Intracoastal Waterway

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In·tra·coas·tal Waterway

 (ĭn′trə-kōs′təl)
A system of artificial and natural channels and canals along the eastern and southeast coasts of the United States. It includes the Atlantic Intracoastal Waterway and the Gulf Intracoastal Waterway and affords sheltered passage for commercial and pleasure craft.

Intracoastal Waterway

(ˌɪntrəˈkəʊstəl)
n
(Placename) short for Atlantic Intracoastal Waterway

In′tra•coast′al Wa′terway

(ˈɪn trəˈkoʊ stəl, ˌɪn-)
n.
a system of canals and naturally sheltered bays and channels, extending 2666 mi. (4300 km) along the Atlantic and Gulf coasts of the U.S.: maintained to protect small craft from the open sea.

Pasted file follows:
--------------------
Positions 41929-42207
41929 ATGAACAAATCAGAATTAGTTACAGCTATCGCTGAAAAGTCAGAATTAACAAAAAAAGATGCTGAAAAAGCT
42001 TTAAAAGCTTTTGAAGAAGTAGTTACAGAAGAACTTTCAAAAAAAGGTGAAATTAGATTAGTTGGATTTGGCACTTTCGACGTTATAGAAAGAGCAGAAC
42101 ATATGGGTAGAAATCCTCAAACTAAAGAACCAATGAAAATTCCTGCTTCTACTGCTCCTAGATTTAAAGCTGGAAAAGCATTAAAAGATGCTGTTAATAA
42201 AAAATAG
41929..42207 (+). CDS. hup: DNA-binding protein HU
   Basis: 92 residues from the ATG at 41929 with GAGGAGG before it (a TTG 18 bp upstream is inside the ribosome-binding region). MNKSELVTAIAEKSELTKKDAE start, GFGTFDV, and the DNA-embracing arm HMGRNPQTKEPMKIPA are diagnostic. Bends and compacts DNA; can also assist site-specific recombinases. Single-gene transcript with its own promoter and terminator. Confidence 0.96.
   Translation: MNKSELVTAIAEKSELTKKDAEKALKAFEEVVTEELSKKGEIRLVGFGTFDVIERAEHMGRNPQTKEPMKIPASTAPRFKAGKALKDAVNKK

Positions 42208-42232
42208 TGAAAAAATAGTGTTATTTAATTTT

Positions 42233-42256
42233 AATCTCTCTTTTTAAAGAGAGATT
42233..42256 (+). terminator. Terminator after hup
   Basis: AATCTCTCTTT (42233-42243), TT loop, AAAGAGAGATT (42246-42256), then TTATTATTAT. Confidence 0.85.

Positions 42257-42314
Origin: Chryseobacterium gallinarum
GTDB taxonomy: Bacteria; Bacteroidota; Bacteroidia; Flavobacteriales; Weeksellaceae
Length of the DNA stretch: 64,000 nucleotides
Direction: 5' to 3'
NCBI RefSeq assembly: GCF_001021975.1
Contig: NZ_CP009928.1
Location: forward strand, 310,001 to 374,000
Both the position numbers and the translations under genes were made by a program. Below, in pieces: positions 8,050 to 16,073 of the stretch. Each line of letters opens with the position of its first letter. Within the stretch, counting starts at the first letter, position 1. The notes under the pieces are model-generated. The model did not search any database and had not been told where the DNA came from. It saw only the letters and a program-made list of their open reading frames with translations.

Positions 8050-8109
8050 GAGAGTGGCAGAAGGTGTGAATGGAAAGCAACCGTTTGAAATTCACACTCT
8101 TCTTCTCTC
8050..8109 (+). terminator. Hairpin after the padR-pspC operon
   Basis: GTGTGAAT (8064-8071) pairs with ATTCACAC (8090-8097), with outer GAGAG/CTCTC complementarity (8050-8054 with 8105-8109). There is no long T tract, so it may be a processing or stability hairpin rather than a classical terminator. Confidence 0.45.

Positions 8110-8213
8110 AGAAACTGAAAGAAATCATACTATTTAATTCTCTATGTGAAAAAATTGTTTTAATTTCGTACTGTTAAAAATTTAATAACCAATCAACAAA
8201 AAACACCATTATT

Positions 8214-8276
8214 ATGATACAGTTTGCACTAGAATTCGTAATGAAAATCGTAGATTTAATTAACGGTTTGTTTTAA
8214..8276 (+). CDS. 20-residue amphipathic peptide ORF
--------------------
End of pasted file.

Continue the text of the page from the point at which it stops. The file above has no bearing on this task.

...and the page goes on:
References in periodicals archive ?
They offer 5000 sq ft of inside luxurious dinning and exquisite outside waterfront seating with views of the Intercoastal waterway.
It is directly across the street from the Intercoastal Waterway (a/k/a Indian River).

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